Altered climatic conditions are boosting the spread of dengue fever by two types of mosquito (A aeqypti and A albopictus), with a global increase estimated at 3% and 6% since 1990, and 9% and 11% since 1950. The report warns of an increase in mortality. These two mosquito vectors also carry other important emerging or re-emerging arboviruses, such as Yellow Fever, Chikungunya, Mayaro, and Zika viruses, which are probably also climate-sensitive.
The report finds that 71% of the 2,971 cities in WHO’s database do not satisfy WHO annual fine particulate matter (PM) exposure recommendations. While PM2.51 concentrations in most cities are well above the WHO’s annual guideline of 10 μg/m2, and cities throughout Asia have particularly high concentrations. In 2015, 87% of randomly selected cities in the Sustainable Healthy Urban Environments database had PM2.5 concentrations that exceeded recommended concentrations of 10 μg/m2 (Figure 1).
Figure 1. Annual mean fine particulate matter (PM2.5) concentration versus per capita gross domestic product (GDP) for 246 cities in the Sustainable Healthy Urban Environments database
Human-induced air pollutants primarily come from the energy sector (both production and consumption), with coal power being largely responsible. In 2015, the building sector contributed to 48% and 59% of energy-related emission of PM2.5 in China and Southeast Asia, respectively. The industry and transport sectors were also big emitters of PM2.5 (Figure 2).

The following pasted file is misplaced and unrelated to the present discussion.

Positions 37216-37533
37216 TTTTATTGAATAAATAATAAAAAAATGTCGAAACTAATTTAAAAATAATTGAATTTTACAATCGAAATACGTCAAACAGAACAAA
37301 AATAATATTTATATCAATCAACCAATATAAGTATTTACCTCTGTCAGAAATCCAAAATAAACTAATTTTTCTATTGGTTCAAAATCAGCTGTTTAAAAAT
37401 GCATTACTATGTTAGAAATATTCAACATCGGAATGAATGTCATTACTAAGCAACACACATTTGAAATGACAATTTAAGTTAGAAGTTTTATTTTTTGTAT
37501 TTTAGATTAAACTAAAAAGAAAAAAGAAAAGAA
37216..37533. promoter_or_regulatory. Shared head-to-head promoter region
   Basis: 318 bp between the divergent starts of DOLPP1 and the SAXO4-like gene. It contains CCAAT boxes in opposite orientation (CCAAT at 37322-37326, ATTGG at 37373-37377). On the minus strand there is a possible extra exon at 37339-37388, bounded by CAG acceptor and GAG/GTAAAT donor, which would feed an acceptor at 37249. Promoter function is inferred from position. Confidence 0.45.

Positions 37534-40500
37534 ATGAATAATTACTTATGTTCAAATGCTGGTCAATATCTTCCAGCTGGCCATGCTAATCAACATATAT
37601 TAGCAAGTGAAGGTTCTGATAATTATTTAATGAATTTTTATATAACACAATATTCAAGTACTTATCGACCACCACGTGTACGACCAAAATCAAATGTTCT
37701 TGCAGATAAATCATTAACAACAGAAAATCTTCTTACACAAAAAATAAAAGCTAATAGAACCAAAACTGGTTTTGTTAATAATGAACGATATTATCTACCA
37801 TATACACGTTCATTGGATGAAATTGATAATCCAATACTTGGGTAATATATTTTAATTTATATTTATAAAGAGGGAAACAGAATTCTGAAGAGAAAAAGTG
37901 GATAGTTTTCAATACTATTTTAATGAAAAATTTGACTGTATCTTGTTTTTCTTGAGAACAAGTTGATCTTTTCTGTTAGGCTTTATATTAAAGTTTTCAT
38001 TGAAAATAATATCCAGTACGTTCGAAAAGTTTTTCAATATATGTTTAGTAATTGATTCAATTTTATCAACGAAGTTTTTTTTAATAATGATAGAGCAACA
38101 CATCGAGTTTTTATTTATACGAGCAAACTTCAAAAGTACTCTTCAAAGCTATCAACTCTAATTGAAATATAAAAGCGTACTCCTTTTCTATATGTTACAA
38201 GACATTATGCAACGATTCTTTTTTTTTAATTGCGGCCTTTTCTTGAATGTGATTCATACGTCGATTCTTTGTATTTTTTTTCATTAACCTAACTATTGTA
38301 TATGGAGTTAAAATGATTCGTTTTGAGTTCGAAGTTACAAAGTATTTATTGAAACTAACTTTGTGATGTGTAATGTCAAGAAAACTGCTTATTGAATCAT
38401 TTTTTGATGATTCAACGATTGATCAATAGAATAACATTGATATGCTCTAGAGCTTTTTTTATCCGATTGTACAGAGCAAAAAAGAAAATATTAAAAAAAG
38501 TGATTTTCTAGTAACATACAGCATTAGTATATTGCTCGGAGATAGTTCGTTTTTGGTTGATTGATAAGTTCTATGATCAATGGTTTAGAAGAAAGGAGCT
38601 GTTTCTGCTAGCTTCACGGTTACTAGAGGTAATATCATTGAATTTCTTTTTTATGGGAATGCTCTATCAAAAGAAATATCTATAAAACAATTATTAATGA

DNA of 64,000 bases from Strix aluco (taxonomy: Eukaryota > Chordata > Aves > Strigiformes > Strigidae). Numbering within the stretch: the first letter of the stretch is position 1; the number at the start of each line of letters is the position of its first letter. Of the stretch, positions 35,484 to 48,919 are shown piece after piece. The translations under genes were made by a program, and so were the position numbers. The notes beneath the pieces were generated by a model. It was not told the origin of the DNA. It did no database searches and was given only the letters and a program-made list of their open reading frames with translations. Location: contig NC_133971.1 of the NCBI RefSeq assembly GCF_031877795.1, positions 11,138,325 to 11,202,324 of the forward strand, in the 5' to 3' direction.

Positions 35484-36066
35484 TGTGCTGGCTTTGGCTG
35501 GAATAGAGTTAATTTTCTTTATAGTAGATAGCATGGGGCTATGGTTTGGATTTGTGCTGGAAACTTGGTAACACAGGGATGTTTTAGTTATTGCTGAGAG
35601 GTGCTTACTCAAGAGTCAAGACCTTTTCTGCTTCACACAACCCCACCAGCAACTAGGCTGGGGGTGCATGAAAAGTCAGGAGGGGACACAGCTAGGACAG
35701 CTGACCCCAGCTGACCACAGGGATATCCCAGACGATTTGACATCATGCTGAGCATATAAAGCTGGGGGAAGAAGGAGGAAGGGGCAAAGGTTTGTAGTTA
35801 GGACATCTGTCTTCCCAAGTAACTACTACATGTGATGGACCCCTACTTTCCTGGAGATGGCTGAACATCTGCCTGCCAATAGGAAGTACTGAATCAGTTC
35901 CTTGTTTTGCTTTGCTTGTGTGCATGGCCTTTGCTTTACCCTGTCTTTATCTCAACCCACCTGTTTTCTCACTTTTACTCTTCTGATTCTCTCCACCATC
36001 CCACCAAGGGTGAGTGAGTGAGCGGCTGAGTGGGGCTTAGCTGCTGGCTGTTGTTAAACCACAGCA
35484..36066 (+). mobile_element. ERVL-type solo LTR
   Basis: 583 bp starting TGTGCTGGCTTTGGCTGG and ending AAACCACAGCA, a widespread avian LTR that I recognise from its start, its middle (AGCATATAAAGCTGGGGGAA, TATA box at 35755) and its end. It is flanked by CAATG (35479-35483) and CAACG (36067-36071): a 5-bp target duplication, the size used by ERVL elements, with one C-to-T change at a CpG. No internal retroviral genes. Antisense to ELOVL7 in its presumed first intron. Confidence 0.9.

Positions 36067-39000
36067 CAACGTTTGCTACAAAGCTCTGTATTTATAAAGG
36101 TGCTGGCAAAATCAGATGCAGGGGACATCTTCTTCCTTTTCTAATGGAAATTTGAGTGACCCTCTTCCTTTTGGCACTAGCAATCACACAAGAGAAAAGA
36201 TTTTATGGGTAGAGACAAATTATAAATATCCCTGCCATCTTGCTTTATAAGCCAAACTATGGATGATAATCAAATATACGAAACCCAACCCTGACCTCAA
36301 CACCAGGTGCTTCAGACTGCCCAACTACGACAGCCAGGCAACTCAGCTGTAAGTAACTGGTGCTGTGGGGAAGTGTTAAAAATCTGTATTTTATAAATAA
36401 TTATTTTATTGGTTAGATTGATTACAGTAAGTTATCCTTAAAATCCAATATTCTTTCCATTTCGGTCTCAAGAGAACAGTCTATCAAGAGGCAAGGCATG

Figure 2. Energy-related emission of fine particulate matter (PM2·5) emissions in 2015.
Long-term exposure to ambient PM2.5 and other air pollutants is known to cause increased mortality and morbidity from cardiovascular and pulmonary diseases, and millions of premature deaths globally every year. Since the sources of air pollution and greenhouse gases (GHG) often overlap, climate policies that aim to lower GHG emissions, such as replacing coal-fired power plants with wind and solar, have direct benefits for human health. For example, replacement of household combustion of coal in China would result in health benefits from both ambient (outdoor) and household (indoor) exposure to air pollution.
Other Climate Impacts
Overall, the frequency of climate-related disasters has increased by 46% since 2000, and impacts are projected to worsen with time. Such events can reduce crop yields and raise the number of undernourished people. In addition, climate change can affect fish stocks and aquatic food security. This has significant implications for shoreline communities that depend on marine sources for food, as well as the one billion people in the world who rely on fish as their principal protein source.